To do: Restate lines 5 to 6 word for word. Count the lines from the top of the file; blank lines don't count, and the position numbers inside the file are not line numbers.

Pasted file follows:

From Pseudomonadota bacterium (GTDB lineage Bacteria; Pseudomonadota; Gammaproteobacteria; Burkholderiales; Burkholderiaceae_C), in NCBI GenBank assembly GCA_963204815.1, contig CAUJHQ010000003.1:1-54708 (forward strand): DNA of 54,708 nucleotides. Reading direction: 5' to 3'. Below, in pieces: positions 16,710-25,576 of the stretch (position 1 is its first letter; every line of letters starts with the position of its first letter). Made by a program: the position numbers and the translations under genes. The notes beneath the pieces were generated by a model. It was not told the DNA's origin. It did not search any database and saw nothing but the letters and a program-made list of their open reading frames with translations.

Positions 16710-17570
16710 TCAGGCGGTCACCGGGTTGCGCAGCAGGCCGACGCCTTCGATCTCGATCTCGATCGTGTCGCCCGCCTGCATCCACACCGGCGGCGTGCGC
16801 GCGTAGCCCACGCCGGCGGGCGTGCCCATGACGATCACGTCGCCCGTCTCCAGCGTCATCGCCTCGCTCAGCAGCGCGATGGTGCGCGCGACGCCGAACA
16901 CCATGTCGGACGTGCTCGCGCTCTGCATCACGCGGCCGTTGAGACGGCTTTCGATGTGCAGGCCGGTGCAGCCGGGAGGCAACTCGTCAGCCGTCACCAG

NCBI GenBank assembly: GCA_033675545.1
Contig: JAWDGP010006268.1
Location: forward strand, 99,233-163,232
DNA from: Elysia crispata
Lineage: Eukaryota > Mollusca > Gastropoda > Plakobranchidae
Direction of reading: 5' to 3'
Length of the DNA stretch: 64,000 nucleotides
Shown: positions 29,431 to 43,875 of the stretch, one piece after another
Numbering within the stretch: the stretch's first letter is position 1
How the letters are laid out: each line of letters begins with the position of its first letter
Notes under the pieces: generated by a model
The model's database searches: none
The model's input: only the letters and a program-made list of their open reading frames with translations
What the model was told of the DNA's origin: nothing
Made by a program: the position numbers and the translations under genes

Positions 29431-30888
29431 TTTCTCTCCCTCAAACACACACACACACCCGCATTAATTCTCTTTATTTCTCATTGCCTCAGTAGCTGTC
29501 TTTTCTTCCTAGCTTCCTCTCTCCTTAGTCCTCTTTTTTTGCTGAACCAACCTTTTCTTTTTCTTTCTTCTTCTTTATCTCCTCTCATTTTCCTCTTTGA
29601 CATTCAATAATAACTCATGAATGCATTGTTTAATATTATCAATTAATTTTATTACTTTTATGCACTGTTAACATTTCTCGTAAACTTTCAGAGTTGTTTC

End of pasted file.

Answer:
16901 CCATGTCGGACGTGCTCGCGCTCTGCATCACGCGGCCGTTGAGACGGCTTTCGATGTGCAGGCCGGTGCAGCCGGGAGGCAACTCGTCAGCCGTCACCAG

NCBI GenBank assembly: GCA_033675545.1